ISAF Responds to Irresponsible, Agenda-Driven Journalism


Sgt. Robert Cowdrey, a flight medic in Company C., 3rd Battalion, 82nd Airborne Division Combat Aviation Brigade, prepares a casualty in a rescue sled to be hoisted hundreds of feet into a Black Hawk helicopter during a training exercise on Forward Operating Base Salerno, Afghanistan. Brian was killed on 13 Oct in spite of have superior covering fire support while loading casualties onto a MEDEVAC chopper. There is no way to protect 100% of the troops 100% of the time. Unfortunately, in war Soldiers are sometimes asked to lay down their lives for others. Brian happened to be a good friend so I take a personal interest in the inaccuracies and agenda of the original story.

In response to a typical post-disembed Michael Yon rant, ISAF released the following statement:

Michael Yon’s blog article of October 12, “Red Air: America’s Medevac Failure,” contains numerous omissions of key information and errors in fact.

For starters, Yon says the Army lacks the political will to configure its MEDEVAC aircraft like the Air Force’s Combat Search and Rescue “Pedros” (Pedros are armed and do not have the red cross markings on the side of the aircraft). Yon is comparing apples to oranges. The primary mission of the Pedros is to rescue downed aircrews and other isolated personnel; their secondary mission is to support special operations forces. Both of these missions require them to be armed. If available, Pedros do also perform MEDEVAC missions – again, if available. Pedros can’t carry as many litter patients as the Army Dustoffs and there are seven times the numbers of Dustoff helicopters compared to Pedros in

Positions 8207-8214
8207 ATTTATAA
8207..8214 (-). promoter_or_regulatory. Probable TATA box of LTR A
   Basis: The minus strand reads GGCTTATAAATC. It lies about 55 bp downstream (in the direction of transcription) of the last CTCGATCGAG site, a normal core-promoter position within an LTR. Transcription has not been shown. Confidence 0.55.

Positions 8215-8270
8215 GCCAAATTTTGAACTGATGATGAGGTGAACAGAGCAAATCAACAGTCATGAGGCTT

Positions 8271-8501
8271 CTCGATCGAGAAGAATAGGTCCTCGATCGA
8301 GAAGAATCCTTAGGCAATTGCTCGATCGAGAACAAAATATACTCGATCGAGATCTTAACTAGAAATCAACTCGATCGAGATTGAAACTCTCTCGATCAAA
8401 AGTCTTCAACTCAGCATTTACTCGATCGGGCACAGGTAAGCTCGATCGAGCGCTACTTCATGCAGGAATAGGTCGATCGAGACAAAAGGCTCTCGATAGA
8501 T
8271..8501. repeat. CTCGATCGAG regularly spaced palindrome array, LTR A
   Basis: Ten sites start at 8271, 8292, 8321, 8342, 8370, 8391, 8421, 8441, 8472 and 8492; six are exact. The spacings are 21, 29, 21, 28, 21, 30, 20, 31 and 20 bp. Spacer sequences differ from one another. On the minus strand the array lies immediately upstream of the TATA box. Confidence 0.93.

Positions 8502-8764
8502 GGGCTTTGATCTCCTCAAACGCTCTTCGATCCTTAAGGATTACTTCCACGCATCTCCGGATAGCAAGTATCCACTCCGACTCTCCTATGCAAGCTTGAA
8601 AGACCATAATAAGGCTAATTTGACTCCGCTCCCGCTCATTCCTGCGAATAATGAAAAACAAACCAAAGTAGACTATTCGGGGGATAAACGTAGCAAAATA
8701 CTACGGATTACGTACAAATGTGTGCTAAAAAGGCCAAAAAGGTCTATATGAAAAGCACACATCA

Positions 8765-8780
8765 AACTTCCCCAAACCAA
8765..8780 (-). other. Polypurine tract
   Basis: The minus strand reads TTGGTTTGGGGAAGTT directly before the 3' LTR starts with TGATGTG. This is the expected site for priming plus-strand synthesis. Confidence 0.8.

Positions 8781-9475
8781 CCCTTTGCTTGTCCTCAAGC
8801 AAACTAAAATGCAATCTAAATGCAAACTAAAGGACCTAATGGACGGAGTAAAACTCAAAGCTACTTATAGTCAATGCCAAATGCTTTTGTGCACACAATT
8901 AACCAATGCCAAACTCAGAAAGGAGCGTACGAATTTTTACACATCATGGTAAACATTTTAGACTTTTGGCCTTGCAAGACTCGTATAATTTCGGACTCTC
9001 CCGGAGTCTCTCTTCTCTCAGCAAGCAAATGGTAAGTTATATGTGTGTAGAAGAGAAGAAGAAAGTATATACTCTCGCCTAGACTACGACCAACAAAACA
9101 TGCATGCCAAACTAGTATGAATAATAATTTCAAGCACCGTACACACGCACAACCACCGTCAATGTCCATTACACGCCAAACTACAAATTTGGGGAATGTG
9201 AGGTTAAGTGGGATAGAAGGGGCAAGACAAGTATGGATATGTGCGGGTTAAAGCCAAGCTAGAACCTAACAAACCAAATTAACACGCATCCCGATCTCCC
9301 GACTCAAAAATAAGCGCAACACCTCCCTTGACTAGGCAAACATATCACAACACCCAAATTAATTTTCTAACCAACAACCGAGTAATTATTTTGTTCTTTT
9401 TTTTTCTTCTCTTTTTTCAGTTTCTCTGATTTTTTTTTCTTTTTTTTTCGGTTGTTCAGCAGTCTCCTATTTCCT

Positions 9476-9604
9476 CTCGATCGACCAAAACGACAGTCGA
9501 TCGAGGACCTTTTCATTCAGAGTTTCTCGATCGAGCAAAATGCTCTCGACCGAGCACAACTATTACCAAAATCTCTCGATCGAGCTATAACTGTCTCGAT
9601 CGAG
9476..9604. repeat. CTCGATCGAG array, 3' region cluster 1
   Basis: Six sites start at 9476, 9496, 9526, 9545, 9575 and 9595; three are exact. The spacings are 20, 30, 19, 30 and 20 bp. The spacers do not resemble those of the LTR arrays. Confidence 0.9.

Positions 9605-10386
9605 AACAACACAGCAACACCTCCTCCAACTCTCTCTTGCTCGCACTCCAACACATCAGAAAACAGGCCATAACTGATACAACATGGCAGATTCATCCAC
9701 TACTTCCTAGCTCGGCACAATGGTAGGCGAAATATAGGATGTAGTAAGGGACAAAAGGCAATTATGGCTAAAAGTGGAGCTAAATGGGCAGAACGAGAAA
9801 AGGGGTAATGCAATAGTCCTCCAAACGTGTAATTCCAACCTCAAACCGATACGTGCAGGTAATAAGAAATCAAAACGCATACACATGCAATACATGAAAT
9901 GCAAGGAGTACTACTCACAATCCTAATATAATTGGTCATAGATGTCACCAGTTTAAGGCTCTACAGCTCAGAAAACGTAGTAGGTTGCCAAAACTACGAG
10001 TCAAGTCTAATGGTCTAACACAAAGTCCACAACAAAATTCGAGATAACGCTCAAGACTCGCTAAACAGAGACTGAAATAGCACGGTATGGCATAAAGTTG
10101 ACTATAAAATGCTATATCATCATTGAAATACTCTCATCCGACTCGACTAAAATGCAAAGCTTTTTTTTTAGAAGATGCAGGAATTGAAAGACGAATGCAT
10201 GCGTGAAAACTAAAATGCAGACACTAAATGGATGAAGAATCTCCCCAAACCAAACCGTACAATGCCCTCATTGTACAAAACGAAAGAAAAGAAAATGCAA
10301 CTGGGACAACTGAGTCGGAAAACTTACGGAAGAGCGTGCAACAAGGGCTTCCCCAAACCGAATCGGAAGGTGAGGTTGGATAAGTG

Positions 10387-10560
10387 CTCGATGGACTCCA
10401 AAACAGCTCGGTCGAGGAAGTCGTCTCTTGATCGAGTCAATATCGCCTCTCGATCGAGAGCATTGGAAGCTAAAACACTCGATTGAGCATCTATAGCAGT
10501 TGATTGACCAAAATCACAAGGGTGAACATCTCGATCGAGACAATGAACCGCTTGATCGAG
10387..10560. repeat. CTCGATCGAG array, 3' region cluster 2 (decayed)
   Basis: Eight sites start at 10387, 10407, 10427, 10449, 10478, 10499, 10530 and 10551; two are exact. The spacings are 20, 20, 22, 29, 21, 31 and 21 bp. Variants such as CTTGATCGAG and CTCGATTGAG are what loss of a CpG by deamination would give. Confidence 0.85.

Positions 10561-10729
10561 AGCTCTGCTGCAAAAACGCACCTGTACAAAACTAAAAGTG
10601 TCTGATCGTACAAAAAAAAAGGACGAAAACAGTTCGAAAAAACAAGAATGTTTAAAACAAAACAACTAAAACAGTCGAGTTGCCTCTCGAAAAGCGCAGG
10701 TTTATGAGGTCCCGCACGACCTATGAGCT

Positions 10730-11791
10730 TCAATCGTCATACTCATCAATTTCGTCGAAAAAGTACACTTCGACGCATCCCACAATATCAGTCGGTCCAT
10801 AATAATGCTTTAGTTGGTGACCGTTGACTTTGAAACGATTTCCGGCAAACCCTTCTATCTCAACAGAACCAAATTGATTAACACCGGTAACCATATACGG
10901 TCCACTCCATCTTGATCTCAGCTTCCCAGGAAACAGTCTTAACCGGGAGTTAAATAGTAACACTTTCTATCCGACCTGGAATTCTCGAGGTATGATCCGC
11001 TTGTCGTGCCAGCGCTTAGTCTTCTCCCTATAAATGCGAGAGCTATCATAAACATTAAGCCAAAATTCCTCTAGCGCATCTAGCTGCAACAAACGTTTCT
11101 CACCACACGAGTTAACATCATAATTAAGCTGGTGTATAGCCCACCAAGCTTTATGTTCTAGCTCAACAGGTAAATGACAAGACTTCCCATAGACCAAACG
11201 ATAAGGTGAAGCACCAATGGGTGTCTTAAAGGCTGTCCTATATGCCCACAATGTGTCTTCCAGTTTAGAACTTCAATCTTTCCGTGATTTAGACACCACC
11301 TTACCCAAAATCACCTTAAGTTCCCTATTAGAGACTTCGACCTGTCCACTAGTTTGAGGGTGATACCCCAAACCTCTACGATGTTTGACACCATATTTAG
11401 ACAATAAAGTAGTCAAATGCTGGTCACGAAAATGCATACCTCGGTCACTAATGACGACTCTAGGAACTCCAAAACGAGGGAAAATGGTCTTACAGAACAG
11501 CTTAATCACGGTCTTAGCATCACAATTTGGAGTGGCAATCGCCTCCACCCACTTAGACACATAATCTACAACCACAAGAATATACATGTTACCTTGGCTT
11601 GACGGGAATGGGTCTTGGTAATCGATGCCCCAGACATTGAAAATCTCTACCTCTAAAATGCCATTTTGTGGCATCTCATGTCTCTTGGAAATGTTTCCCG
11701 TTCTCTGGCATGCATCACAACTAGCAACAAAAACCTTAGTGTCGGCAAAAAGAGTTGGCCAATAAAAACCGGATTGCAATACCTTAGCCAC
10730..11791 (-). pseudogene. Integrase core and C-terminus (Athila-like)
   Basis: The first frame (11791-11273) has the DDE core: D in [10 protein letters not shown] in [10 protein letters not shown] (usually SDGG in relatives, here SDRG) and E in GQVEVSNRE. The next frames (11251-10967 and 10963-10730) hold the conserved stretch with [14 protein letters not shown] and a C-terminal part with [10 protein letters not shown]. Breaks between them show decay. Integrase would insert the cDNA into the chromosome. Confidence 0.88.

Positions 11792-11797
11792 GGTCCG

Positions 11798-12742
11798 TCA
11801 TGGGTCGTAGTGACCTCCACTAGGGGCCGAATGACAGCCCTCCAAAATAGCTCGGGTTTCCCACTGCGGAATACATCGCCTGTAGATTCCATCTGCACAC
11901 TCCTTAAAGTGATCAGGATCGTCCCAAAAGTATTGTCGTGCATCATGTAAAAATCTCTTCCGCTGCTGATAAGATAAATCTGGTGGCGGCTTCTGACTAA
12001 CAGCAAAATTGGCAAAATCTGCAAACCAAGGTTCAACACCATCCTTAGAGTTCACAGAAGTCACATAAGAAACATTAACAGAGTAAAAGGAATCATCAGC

Afghanistan. Yon never mentions these critical points.

Yon’s point that the Army should arm and remove the red cross from its MEDEVAC aircraft fails to acknowledge larger issues. Doing so would place the US outside its commitment to conducting MEDEVACs under the guidelines of the Geneva Conventions and moral norm for how Western nations identify their aircraft dedicated to medical evacuation.